The new study ranked airline drinking water quality by factors including violations, monitoring and bacteria samples
A new study ranked the safest drinking water by airline, considering factors such as fleet size, Aircraft Drinking Water Rule violations, positive E. coli and coliform water sample reports.
The Airline Water Study was completed by DietDetective.com in collaboration with the Hunter College NYC Food Policy Center and focused on airlines that fly out of Pittsburgh Intl. Airport. Overall, the study found that Alaska Airlines and Allegiant Airlines had the safest drinking water (with a health score of 3.5 out of 5) and Spirit Airlines had the least safe (with a health score of 1 out of 5), as reported by CBS Pittsburgh.
According to the study, airline water quality can vary vastly from one carrier to another. While the 2011 Aircraft Drinking Water Rule (ADWR) requires the federal government to regulate airline water quality, the rule is difficult to enforce. It defines how often airlines needs to test water samples from airplane water tanks for coliform and E.coli bacteria, and it also specifies how often they need to disinfect the tanks, reported SF Gate.
Factors such as drinking water violations, failure to conduct monitoring and corrective actions and levels of bacteria were considered in assigning the airlines scores. The study’s airline scores from dirtiest to cleanest drinking water is below.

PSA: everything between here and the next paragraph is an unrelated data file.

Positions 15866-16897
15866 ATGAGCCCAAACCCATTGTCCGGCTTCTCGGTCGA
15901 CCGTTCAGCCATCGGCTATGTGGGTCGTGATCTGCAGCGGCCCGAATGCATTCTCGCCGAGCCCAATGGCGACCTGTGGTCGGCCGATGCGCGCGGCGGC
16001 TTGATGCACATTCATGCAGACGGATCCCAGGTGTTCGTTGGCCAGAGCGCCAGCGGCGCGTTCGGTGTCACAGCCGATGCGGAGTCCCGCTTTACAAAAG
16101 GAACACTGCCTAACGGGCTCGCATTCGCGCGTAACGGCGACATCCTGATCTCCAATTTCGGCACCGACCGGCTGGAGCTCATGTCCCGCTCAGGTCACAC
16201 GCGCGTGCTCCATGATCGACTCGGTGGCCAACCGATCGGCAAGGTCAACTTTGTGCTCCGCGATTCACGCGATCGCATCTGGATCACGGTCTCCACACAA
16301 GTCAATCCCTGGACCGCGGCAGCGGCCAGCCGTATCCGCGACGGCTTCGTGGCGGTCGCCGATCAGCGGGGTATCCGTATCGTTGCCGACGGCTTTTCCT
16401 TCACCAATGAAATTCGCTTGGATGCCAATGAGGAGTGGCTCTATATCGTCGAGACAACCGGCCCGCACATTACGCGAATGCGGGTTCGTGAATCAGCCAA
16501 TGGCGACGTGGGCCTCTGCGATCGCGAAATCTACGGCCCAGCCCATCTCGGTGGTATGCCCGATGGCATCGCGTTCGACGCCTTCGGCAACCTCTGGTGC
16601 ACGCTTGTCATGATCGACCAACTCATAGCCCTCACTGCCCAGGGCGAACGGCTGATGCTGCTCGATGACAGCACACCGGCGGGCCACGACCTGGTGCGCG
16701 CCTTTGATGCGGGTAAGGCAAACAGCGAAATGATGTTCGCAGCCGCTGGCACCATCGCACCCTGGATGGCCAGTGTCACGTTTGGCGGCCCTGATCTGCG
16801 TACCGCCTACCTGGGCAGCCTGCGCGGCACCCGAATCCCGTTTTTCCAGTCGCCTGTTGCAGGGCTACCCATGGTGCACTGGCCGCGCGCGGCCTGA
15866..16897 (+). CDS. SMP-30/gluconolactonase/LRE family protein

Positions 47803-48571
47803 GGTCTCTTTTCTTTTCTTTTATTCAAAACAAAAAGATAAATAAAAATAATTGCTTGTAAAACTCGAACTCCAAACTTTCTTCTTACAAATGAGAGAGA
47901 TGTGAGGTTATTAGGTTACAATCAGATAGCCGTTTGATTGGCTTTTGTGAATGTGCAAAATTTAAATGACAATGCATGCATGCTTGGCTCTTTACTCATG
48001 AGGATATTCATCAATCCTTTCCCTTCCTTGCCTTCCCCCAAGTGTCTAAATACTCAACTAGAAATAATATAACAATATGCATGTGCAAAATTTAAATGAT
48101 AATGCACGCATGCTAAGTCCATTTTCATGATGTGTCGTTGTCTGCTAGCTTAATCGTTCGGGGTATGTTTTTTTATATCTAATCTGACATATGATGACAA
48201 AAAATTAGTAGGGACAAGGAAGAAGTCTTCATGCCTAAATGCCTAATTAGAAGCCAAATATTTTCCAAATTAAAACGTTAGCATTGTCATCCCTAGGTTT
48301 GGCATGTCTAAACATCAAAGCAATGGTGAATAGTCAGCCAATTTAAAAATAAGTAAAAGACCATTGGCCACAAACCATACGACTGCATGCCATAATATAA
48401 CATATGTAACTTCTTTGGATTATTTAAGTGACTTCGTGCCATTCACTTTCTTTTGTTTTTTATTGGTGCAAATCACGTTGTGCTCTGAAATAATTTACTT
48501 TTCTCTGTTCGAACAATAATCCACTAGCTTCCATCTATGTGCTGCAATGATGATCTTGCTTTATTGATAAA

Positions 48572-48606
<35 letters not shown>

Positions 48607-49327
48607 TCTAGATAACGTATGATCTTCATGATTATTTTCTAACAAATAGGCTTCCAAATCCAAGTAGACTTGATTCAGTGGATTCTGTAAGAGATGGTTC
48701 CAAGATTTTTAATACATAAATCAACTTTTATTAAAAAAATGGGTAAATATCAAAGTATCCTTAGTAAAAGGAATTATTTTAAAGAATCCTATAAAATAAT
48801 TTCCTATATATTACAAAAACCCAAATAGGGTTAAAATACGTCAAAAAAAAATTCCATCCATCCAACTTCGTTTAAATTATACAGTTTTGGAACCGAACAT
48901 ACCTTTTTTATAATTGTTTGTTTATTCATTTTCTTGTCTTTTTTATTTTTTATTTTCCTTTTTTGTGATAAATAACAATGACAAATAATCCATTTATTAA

Airline Drinking Water Quality Rankings:
- Spirit Airlines- 1 out of 5
- JetBlue- 1 out of 5
- United Airlines- 1.2 out of 5
- American Airlines- 1.5 out of 5
- Delta Air Lines- 1.6 out of 5
- Southwest Airlines- 2.4 out of 5
- Frontier Airlines- 2.6 out of 5
- Hawaiian Airlines- 3.1 out of 5
- Allegiant- 3.3 out of 5
- Alaska Airlines- 3.3 out of 5
View the complete report and the reasoning behind each score here.
Content related to commercial airline water quality:
- Commercial Water
- Study Warns Against Drinking Airplane Tap Water
- IWG to Install UV Treatment Systems on Embraer Airplanes
- Goodrich Receives Contract for Boeing 777 Potable Water Quantity Transmitter
Interested in this article?
In the November 2019 issue of WQP, Managing Editor Lauren Del Ciello opened the issue in her Editorial Letter by unpacking her personal relationship with airline water quality and the impact of this study on her travels. Read the Editorial Letter to learn more about her thoughts and engage with the magazine here.
"On late night flights to and from a show such as that, I often order a cup of coffee on the plane, opting to power through the flight rather than nap. However, following a recent study completed by DietDetective.com in collaboration with the Hunter College New York City Food Policy Center, I’ll be foregoing the airline coffee and sticking to bottled water." ~ WQP Managing Editor Lauren Del Ciello, November 2019 issue of WQP